Neurochemical changes in the aging human brain: Implications for behavioral impairment and neurodegenerative disease

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Abstract

Neurotransmission is impaired in age-related disorders, such as Alzheimer's and Parkinson's diseases, which has prompted many investigations into the neurochemistry of the aging human brain. Of all the neurotransmitter systems studied, age-related changes in parameters of the serotonergic, cholinergic, and dopaminergic systems are the most reliably measured. The association of these neurotransmitters, respectively, with mood, memory, and motor function has fueled interest in how changes in neurochemistry may contribute to age-associated behavioral changes and possibly predispose older persons to diseases of late life. The evidence suggests that impaired neurotransmission may be responsible for at least some of the behavioral abnormalities associated with aging. Moreover, age-related neurodegenerative diseases may evolve from the interaction between defects in specific neurochemical mechanisms and as-yet undefined pathophysiologic processes.

Original languageEnglish (US)
JournalGeriatrics
Volume53
Issue number9 SUPPL. 1
StatePublished - 1998

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Neurochemistry
Synaptic Transmission
Neurodegenerative Diseases
Neurotransmitter Agents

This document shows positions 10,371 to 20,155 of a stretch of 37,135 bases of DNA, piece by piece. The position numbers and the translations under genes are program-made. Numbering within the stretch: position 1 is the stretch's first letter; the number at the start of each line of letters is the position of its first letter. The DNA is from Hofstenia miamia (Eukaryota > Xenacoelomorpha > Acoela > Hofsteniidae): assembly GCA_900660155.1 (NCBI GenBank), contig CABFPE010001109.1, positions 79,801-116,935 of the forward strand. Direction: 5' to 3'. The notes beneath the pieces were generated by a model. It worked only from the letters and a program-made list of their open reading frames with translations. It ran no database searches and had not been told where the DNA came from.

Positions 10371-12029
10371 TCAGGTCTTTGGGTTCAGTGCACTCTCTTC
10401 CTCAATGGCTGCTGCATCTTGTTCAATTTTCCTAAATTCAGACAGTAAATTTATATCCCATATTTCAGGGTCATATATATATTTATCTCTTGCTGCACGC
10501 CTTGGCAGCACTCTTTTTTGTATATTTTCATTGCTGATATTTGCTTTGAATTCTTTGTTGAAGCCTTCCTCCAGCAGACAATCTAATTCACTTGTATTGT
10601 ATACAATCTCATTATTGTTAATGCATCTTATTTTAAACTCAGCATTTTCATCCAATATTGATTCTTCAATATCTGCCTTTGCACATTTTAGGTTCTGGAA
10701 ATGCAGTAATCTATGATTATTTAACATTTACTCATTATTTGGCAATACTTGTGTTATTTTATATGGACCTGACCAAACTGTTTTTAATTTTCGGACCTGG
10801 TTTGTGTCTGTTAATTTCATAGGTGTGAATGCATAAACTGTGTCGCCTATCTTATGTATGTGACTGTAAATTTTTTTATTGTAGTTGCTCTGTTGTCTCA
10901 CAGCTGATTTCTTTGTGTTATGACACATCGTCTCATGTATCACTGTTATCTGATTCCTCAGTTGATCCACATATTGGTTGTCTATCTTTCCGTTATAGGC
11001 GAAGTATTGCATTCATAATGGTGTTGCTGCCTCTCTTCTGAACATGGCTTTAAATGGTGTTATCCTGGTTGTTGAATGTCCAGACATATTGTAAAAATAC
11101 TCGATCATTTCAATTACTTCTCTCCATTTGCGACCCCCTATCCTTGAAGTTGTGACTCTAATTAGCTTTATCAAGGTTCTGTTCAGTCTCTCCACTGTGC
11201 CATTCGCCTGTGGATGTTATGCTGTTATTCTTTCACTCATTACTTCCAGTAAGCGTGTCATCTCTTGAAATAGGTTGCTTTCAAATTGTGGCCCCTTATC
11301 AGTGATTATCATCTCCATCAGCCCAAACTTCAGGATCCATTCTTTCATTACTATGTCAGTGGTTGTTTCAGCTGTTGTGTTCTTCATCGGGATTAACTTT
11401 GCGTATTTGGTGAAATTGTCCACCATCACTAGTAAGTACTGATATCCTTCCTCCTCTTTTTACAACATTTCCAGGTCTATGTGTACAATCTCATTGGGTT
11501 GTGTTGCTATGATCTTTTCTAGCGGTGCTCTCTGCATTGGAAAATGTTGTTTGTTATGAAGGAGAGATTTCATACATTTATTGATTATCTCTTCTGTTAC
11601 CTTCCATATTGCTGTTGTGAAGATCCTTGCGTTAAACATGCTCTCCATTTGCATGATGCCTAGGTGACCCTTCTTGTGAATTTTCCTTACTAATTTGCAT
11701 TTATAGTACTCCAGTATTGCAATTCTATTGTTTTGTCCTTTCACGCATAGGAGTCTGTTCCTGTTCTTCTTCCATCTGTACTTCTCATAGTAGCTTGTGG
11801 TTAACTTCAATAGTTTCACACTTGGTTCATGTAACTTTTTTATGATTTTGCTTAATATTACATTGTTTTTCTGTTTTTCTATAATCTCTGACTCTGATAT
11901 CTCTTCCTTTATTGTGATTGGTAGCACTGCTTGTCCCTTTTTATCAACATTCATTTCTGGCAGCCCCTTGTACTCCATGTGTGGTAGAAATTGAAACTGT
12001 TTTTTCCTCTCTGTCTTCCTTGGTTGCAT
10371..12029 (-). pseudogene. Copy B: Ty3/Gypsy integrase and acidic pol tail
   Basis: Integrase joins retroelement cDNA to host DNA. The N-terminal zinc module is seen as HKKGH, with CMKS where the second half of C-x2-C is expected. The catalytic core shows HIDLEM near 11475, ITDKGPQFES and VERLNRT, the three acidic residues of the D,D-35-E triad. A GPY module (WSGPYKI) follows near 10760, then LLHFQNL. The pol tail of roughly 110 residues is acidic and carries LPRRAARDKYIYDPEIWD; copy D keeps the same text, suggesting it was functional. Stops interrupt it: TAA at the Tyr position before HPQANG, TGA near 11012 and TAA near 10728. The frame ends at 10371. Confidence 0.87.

Brain
Cholinergic Agents
Parkinson Disease
Alzheimer Disease

ASJC Scopus subject areas

  • Geriatrics and Gerontology

Cite this

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abstract = "Neurotransmission is impaired in age-related disorders, such as Alzheimer's and Parkinson's diseases, which has prompted many investigations into the neurochemistry of the aging human brain. Of all the neurotransmitter systems studied, age-related changes in parameters of the serotonergic, cholinergic, and dopaminergic systems are the most reliably measured. The association of these neurotransmitters, respectively, with mood, memory, and motor function has fueled interest in how changes in neurochemistry may contribute to age-associated behavioral changes and possibly predispose older persons to diseases of late life. The evidence suggests that impaired neurotransmission may be responsible for at least some of the behavioral abnormalities associated with aging. Moreover, age-related neurodegenerative diseases may evolve from the interaction between defects in specific neurochemical mechanisms and as-yet undefined pathophysiologic processes.",
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AB - Neurotransmission is impaired in age-related disorders, such as Alzheimer's and Parkinson's diseases, which has prompted many investigations into the neurochemistry of the aging human brain. Of all the neurotransmitter systems studied, age-related changes in parameters of the serotonergic, cholinergic, and dopaminergic systems are the most reliably measured. The association of these neurotransmitters, respectively, with mood, memory, and motor function has fueled interest in how changes in neurochemistry may contribute to age-associated behavioral changes and possibly predispose older persons to diseases of late life. The evidence suggests that impaired neurotransmission may be responsible for at least some of the behavioral abnormalities associated with aging. Moreover, age-related neurodegenerative diseases may evolve from the interaction between defects in specific neurochemical mechanisms and as-yet undefined pathophysiologic processes.

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